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The Push for Denser Zoning Is Here to Stay

Residential “upzoning” policies being adopted from Minneapolis to Seattle were once politically out of the question. Now they’re just politically fraught.
California's ambitious bill to allow denser pockets of housing has seen fierce opposition. But the fight is far from over.
California's ambitious bill to allow denser pockets of housing has seen fierce opposition. But the fight is far from over.Rich Pedroncelli/AP

To understand local housing politics over the past several decades, consider a recent study out of Boston University. Political science professor Katherine Levine Einstein surveyed all of the minutes for zoning and planning meetings about housing across 97 cities and towns in Massachusetts. The study, which Einstein conducted with her colleagues Maxwell Palmer and David Glick, covers housing-cost-burdened cities like Boston but also older industrial cities such as Lawrence and Worcester.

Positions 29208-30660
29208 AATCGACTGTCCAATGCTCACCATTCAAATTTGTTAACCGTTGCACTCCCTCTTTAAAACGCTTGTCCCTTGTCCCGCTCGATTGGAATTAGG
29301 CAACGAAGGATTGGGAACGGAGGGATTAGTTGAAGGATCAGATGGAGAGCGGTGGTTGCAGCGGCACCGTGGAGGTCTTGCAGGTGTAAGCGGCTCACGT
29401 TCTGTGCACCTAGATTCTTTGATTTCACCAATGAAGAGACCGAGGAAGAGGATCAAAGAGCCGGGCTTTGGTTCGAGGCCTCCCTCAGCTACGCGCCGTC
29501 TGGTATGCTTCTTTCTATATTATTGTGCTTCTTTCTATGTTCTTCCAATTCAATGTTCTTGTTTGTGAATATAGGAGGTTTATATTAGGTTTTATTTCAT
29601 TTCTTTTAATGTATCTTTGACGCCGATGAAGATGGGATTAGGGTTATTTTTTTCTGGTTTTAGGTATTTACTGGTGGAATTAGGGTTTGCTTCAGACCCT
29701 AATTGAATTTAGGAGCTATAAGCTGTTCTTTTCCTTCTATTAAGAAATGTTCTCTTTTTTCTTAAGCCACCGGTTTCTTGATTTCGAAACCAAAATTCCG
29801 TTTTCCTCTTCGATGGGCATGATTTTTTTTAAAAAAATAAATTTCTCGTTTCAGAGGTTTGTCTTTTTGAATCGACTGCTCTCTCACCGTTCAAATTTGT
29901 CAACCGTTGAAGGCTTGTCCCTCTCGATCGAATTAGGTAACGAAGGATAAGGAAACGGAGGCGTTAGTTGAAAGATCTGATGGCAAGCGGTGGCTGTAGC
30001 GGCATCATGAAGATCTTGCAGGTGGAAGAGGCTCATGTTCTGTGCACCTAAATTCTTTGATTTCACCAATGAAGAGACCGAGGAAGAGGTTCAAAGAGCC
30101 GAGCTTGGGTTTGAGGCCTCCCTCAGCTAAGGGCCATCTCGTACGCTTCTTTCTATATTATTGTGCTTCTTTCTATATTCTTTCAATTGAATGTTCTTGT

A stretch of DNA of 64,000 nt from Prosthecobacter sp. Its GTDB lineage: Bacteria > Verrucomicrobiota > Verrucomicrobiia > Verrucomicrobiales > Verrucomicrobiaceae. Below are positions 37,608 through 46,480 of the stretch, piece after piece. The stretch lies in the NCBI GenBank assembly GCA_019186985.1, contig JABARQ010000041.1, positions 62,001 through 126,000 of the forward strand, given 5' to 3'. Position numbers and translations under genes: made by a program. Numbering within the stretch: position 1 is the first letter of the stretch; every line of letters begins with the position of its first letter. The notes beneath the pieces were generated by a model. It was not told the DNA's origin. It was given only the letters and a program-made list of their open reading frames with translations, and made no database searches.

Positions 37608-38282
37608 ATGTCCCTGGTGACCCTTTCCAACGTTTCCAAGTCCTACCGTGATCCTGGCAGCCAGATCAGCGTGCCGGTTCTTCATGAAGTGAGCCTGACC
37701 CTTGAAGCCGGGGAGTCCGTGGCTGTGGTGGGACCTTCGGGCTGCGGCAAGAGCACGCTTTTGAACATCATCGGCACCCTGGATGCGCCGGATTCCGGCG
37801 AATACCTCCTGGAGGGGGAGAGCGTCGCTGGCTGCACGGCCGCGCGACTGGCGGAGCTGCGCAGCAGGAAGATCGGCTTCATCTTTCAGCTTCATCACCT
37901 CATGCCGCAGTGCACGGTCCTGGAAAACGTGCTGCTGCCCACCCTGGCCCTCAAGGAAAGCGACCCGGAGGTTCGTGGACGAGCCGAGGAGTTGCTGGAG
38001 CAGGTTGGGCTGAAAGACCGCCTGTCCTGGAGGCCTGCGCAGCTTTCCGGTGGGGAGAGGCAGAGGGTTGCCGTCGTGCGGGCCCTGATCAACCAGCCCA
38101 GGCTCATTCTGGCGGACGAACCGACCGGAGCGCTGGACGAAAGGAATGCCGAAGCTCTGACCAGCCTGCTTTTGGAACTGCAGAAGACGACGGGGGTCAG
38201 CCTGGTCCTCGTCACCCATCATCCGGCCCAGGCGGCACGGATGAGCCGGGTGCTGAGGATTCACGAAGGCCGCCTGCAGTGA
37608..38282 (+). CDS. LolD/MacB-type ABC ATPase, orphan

“In every single city and county we studied, the advantaged dominated the proceedings,” Einstein said at a recent Brookings Institution panel on housing. Residents who are older, men, longtime residents, local voters, and homeowners are much more likely to participate in these meetings. And they are much more likely to oppose new construction than the general public.